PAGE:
Seniors who exercise have better mobility, overall health, studies find
Exercise is essential in maintaining mobility through the golden years. (Yuri Arcurs / Shutterstock.com)
Published Wednesday, May 28, 2014 10:35AM EDT
Two studies announced this week indicate that exercise is critical for helping seniors retain their mobility, reduce their prescription use and stay out of hospitals.
Exercise scientists at the University of Florida observed 1,635 sedentary seniors ages 70 to 89 with dwindling mobility and found that physical activity was a likely determinant in who succumbed to old age disability and who did not.
According to co-principal investigator Jack Guralnik, Ph.D., consistent physical activity staved off mobility loss by nearly 30 per cent in the study, which will soon be published in the Journal of the American Medical Association.
The researchers conducting the U.S. study considered seniors able to walk 400 meters to be sufficiently mobile for independent living.
"That we had an even bigger impact on persistent disability is very good," said Guralnik, a professor of epidemiology and public health at the University of Maryland’s School of Medicine and a UF faculty member.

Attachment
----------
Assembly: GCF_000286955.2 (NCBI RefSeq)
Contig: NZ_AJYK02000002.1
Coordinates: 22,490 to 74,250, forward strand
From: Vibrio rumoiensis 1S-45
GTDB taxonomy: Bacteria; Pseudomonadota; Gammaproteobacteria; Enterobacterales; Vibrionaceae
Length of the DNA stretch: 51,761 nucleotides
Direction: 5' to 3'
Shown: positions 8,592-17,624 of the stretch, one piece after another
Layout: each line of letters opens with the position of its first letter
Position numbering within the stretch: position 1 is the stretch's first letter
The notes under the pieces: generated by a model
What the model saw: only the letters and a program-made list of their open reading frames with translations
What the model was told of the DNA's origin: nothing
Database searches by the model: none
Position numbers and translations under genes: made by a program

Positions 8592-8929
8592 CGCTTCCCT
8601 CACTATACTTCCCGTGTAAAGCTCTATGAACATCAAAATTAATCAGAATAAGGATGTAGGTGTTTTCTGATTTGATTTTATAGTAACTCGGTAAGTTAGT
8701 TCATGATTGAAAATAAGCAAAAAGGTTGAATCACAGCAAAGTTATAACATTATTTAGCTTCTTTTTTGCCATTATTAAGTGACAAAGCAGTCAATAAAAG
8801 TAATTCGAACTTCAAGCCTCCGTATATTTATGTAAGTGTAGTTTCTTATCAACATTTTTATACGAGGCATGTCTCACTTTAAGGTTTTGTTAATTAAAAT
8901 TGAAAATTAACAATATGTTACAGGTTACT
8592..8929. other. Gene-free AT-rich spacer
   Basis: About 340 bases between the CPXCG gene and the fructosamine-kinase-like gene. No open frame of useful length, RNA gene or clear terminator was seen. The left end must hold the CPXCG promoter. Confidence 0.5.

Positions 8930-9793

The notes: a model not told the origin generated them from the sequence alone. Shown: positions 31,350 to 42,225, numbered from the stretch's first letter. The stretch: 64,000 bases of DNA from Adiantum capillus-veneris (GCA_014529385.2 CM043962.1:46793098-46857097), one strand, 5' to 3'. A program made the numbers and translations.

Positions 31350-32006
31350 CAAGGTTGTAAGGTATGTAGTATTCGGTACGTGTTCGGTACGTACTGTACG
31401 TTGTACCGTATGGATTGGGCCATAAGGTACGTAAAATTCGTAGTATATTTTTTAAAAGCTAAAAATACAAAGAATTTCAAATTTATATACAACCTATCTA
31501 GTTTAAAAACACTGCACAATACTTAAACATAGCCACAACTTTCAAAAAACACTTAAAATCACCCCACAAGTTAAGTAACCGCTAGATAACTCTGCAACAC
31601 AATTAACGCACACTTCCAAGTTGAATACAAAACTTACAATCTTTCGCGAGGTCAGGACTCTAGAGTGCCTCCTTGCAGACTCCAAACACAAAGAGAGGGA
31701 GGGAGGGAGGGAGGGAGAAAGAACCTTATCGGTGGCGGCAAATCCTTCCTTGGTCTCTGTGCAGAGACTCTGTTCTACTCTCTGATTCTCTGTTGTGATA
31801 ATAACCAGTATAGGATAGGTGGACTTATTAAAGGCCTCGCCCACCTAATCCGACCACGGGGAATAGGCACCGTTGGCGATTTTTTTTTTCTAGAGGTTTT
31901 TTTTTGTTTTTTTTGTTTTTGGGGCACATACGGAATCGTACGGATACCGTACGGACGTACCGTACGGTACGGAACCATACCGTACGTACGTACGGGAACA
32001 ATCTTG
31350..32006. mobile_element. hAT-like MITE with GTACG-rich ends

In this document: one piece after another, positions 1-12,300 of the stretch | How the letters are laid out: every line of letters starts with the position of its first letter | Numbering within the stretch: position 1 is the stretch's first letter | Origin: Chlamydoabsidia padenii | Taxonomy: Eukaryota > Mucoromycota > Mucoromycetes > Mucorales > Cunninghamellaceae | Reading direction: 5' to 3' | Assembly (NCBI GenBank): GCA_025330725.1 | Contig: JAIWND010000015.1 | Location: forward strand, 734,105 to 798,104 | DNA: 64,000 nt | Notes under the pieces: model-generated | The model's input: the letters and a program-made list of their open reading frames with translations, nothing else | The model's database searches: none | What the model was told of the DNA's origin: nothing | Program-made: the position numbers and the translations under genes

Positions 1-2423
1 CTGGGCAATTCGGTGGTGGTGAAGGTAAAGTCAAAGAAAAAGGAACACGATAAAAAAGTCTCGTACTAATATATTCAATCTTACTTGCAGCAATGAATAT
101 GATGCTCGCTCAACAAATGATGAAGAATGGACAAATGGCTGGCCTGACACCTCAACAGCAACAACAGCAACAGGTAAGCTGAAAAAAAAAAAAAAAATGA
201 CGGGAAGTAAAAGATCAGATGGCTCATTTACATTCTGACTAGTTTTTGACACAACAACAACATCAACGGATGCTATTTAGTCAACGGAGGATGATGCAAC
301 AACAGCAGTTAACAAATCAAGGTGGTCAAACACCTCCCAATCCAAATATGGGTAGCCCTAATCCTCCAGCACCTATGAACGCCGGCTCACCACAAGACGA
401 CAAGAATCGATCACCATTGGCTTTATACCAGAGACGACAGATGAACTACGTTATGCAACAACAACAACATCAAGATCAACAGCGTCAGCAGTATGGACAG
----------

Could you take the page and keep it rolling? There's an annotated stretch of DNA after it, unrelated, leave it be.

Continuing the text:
"It implies that a greater percentage of the adults who had physical activity intervention recovered when they did develop mobility disability."
Meanwhile, a study conducted at the University of Bristol and published in PLOS ONE found that of 213 participants, whose average age was 78, those who exercised moderately just 25 minutes per day had far fewer health problems.
Prescription use was reduced by 50 per cent over a four-year span following the intervention for those who exercised a minimum of 25 minutes per day.
The most active participants in the British study, who exercised an average of 39 minutes per day, saw 50 per cent fewer emergency room visits than their less active peers.
"We know that leading a physically active life has health benefits for all ages, but this study suggests there may also be economic benefits by reducing reliance on medication and preventing costly emergency hospital admissions," says Dr. Bethany Simmonds and Professor Ken Fox, from Bristol University's Centre for Exercise, Nutrition and Health Sciences.
"Our findings further support the need for greater availability of community-based programs to increase physical activity and prevent loss of lower limb function."
The results of the studies could suggest a need for more development in senior fitness, particularly the need to design exercise curriculums tailored to individuals in their 70s and 80s.